Solving Crimes with Turkey DNA Evidence

Stable Diffusion: A cooked turkey in a laboratory, beside a microscope, scientists

We haven't yet seen the iteration of the CSI: Crime Scene Investigation television franchise that rips this story from the headlines, but in 2007, turkey DNA was instrumental in proving the guilt of a criminal.

We had high hopes when we first saw the headline Utah State University Helps Solve Iowa Turkey Crime. Could it be that the crime being investigated involved a frozen turkey leg used as a murder weapon that was subsequently cooked in an effort to destroy evidence by serving it to the police who were investigating it? But no, it was nothing so dramatic. The crime in question involved poaching, where the murder victims were themselves wild turkeys.

Here's the key to how the Utah State University researchers cracked the case:

When game wardens served a search warrant on Iowa hunter Justin Jones, they found five packages of turkey meat. They suspected Jones used a 12-gauge shotgun to poach wild turkeys.

He beat a similar rap once before because no one could prove the meat came from wild turkeys instead the grocery store. This time authorities shipped meat samples to Utah State where they have the only nationwide wild turkey DNA database.

Who knew we needed one? But in this case it was invaluable. Samples from Justin Jones' private stash of turkey meat matched the DNA of wild turkey. "It was pretty convincing that they were, in fact, poached, that they were not domestic turkeys," genetics lab manager Carol Rowe said.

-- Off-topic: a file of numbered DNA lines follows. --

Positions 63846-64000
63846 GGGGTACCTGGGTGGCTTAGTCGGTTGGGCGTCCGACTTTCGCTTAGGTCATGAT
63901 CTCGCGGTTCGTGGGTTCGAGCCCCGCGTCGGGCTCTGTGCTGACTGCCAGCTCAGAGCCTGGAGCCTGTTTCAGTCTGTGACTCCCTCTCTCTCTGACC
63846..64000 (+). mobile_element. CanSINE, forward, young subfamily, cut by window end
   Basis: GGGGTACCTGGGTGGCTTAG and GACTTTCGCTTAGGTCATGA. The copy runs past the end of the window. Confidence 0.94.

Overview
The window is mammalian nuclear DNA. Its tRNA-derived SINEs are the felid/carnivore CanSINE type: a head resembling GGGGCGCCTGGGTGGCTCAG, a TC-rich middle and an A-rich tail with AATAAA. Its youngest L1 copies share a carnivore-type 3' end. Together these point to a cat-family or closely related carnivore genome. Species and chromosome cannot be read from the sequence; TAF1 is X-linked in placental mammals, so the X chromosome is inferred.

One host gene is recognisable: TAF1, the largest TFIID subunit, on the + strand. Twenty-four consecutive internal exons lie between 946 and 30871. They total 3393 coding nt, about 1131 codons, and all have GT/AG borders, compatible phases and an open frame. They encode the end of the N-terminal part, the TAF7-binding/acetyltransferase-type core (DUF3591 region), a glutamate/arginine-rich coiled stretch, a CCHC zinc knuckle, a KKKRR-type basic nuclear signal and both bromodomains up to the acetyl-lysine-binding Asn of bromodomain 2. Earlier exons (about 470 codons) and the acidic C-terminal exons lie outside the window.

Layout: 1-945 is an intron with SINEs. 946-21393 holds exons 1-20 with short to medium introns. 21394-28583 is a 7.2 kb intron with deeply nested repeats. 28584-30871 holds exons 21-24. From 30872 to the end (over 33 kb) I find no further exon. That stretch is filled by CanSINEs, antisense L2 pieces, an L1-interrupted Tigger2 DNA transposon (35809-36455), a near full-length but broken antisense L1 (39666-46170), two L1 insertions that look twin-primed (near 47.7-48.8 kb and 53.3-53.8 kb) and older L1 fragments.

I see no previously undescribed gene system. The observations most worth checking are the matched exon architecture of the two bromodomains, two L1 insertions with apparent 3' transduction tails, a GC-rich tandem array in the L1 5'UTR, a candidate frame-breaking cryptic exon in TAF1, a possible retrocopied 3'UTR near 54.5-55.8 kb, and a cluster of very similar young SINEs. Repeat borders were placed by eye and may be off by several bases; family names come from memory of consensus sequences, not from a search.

There was more to it than just comparing DNA matches to samples in USU's database. Here's how the Utah State researchers described how they got their man.

Roberg contacted Mock, who agreed to help with the investigation – but she needed help. Mock required DNA samples from known wild turkeys in the same geographic region as the suspected poached birds.

“If you’re showing a particular bird came from a particular population, you have to figure out the probability that this genotype came from your target population rather than from some other population,” says Mock, assistant professor in USU’s Department of Wildland Resources.

With help from Iowa conservation officers and state DNR personnel 78 samples were collected and shipped to USU’s lab. Mock and her team went to work and discovered that the samples seized from the suspect’s freezer showed a high probability of coming from the Iowa wild turkey population.

In the end, they had the suspect dead to rights, leading to perhaps the most boring legal outcome possible:

In October, Jones entered a guilty plea in court and was ordered to pay fines and court costs plus $1,000 toward the cost of USU’s efforts.

This 15-year old case is surprising in many ways. But perhaps the most surprising is how low the cost of doing DNA analysis had become. Consider the following:

  1. There is an exclusive database with the DNA samples of both wild and domesticated turkeys.
  2. It is worthwhile for conservation officers to call up the equivalent of CSI: Wild Turkeys for assistance in resolving criminal cases.

DNA analysis has become even cheaper since. Offenders committing turkey-related crimes should beware!

Image Credit: Stable Diffusion DreamStudio Beta - "A cooked turkey in a laboratory, beside a microscope, scientists".